Dieting: the ‘thinspiration’ effect

Why do so many women diet? What role do advertisers play in leading women into yo-yo dieting?

York psychology Professor Jennifer Mills (left), Faculty of Arts, is examining these issues and others, including the psychological consequences of restrictive eating and the effects of media imagery on body image among young women.
The Canada Foundation for Innovation recently sent a certificate of congratulations to Mills, one of several York faculty members who have received CFI grants during the past year.Mills began her research in the psychology of eating disorders knowing the paradox that, while exposure to idealized body images is assumed to make women feel worse about their own bodies, fashion and beauty magazines are still hugely popular with young women who are chronic dieters.
The treatment-resistant nature of eating disorders has been puzzling and frustrating for clinicians, says Mills. “Given the already elevated body dissatisfaction of chronic dieters, it was reasonable to ask why they would want to expose themselves to media images of ultra-slender models.”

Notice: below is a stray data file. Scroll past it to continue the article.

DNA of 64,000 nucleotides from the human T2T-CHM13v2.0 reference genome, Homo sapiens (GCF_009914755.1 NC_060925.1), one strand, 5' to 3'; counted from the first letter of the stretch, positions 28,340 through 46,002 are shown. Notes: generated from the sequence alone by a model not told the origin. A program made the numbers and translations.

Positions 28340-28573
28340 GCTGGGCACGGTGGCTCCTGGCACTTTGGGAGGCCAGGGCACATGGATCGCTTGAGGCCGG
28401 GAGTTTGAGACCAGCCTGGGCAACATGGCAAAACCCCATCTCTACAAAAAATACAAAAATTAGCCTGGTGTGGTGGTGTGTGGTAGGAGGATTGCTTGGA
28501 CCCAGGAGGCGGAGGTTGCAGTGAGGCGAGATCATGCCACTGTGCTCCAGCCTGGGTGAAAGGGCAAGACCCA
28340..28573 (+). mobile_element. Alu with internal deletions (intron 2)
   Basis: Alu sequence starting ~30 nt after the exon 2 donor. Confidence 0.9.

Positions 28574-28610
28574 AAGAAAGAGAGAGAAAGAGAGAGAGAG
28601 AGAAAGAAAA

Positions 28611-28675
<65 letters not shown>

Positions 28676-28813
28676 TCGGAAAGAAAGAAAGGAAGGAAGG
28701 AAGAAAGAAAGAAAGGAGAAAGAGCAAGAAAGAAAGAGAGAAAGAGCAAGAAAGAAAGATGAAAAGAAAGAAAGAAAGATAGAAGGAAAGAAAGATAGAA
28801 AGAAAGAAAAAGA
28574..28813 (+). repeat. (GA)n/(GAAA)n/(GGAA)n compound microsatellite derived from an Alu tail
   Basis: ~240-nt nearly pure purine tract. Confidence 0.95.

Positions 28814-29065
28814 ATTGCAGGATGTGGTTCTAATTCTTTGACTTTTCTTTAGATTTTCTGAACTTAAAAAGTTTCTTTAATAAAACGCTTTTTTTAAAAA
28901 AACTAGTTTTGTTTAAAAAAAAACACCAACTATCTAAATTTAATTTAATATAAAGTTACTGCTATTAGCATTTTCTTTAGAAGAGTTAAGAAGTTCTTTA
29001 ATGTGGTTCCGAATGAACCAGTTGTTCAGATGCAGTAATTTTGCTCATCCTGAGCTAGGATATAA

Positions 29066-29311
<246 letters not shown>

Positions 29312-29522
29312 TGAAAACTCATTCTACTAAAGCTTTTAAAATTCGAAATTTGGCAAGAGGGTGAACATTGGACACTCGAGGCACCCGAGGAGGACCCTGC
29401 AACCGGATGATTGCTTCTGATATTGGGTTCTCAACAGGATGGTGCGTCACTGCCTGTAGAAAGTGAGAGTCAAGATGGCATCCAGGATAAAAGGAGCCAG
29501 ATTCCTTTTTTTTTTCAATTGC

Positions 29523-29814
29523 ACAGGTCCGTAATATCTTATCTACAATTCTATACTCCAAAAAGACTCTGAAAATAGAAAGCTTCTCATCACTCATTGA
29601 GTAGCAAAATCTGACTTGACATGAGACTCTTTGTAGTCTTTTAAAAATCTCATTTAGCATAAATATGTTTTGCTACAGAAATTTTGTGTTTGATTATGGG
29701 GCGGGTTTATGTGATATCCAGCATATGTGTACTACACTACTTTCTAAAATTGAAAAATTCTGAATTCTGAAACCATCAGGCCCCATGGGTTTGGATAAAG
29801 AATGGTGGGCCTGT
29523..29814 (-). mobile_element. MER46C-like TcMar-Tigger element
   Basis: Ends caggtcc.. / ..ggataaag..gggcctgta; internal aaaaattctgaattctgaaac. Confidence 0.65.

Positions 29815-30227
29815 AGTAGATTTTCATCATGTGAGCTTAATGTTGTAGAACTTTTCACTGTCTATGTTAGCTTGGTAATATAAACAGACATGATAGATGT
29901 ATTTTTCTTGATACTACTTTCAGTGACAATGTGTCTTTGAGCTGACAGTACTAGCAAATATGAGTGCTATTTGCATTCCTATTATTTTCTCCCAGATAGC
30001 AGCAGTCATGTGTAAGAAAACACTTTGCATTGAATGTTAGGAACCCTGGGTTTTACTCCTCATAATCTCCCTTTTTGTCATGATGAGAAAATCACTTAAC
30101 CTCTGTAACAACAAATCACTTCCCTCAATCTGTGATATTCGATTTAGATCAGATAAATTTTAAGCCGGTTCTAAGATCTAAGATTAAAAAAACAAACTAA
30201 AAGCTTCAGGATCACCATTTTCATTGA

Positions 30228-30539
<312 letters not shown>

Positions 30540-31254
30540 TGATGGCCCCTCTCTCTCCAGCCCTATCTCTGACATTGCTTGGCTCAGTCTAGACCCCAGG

Through controlled psychological experiments, she has been able to demonstrate that women in this group actually feel thinner after looking at idealized images of the thin body, and, oddly, this motivates them to diet. She is now exploring this “thinspiration” effect on the psychology of chronic dieters to understand the shifts in self-perception that occur when such women decide to diet to lose weight.
Her results have already changed the way researchers view these processes in the laboratory, and will have important theoretical applications in other areas of social, personality and abnormal psychology.

“If we can isolate the conditions under which women are vulnerable to worsened body image and increased propensity to diet, we are closer to understanding and preventing eating disorders,” says Mills.
The Canada Foundation for Innovation (CFI ) is an independent corporation established by the Government of Canada in 1997.